Cambodian police on Thursday stopped a youth group from collecting thumbprints in support of a petition drive asking Prime Minister Hun Sen to address cases of economic hardship in the country, forcing them to add their own prints instead to a pledge to end their campaign, sources said.
Under pressure from authorities, the group had already canceled plans to lead a march to Hun Sen’s cabinet office in Phnom Penh, where they had planned to call for government payments to the millions of Cambodians left jobless as a result of the coronavirus pandemic.
Keo Thithlida, president of the Women for Society Association, and six other youths were held overnight by Stung Meanchey I district police and released next day after putting their thumbprints on a document handed to them by police, Yean Raksa—a member of the association’s board of directors—told RFA on Thursday.
“They told me very briefly that they will now suspend their campaign and that they don’t want to talk about it,” Yean Raksa said. “I don’t know if they were simply told to do this or if they were pressured in some way.”
“What I can see is that they are afraid,” he said.
RFA could not reach the detained youths for comment, but the association later asked local media not to use any information in its reporting not taken from the group’s own Facebook page.
“We don’t want to become a political tool,” Yean Raksa said.
“We don’t want to see any allegations [made against us] of political motivations or ill will. We are youth with clean hands,” he added.
Reached for comment, Phnom Penh Municipality Police spokesperson San Sokseiha declined to discuss the youths’ detention and release, saying he had no information about the case and was too busy to speak.
‘A normal campaign’
But Ny Sokha, a spokesperson for the Cambodian rights group Adhoc, said the youths had not committed any crime.
Forcing people to place their thumbprints on documents in exchange for their release is illegal and a violation of people’s rights, he said.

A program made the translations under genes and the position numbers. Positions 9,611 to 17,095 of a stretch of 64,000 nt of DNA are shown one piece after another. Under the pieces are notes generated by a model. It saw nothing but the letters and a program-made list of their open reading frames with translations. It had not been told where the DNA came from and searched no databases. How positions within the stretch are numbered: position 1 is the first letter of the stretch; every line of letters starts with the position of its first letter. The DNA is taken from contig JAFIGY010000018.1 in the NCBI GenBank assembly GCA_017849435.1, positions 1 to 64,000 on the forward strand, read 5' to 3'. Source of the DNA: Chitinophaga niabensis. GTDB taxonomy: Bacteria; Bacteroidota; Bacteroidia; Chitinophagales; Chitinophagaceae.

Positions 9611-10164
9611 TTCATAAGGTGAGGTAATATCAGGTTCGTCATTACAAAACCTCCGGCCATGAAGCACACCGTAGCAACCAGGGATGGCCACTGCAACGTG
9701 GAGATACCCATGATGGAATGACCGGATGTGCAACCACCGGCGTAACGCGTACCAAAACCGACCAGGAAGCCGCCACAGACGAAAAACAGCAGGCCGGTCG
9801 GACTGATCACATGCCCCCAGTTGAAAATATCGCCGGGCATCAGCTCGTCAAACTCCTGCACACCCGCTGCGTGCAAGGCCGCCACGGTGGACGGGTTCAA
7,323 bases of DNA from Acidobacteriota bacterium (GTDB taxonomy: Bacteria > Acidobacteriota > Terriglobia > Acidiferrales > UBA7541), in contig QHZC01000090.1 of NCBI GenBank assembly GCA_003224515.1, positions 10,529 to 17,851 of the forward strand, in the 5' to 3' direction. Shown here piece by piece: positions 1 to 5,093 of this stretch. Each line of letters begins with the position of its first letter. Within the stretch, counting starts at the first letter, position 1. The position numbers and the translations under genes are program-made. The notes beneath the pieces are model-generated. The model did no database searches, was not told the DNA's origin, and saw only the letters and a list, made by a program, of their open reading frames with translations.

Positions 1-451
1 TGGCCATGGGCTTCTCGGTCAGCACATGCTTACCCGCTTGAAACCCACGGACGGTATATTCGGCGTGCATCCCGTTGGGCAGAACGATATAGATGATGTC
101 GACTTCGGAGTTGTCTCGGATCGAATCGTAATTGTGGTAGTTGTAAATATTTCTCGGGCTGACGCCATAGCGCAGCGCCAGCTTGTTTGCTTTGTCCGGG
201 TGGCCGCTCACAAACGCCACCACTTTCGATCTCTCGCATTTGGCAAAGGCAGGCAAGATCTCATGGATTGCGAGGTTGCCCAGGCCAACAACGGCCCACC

“They were waging a normal [campaign],” he said. “They were seeking support because we live in a democratic world, and they should be allowed to express their views.”
Many Cambodians are now struggling to pay their debts and meet the costs of rent, utility bills, and gasoline amid Cambodia’s latest outbreak of COVID-19 after an already year-long shutdown of the economy.
Cambodia marked its first official death from COVID-19 on March 11, a year to the day after the World Health Organization (WHO) labeled the coronavirus a global pandemic. Since then, five people have died as a result of the disease.
While Cambodia has remained relatively unscathed by the virus, it reported a daily record last week of 105 new COVID-19 cases, bringing the country’s total number of infections to 1,430—nearly triple that of a month ago when the latest outbreak was first detected.
By Wednesday, the number of infections had climbed to 1,817.
A court in Phnom Penh has meanwhile charged a Cambodian man in a first case of “tampering” under the provisions of a new law forbidding criticism of the Chinese-made COVID-19 vaccine.
The accused, Tor Chanthi, was arrested on Wednesday after posting a video on TikTok urging factory workers not to take the shot.
Reported by RFA’s Khmer Service. Translated by Samean Yun. Written in English by Richard Finney.Print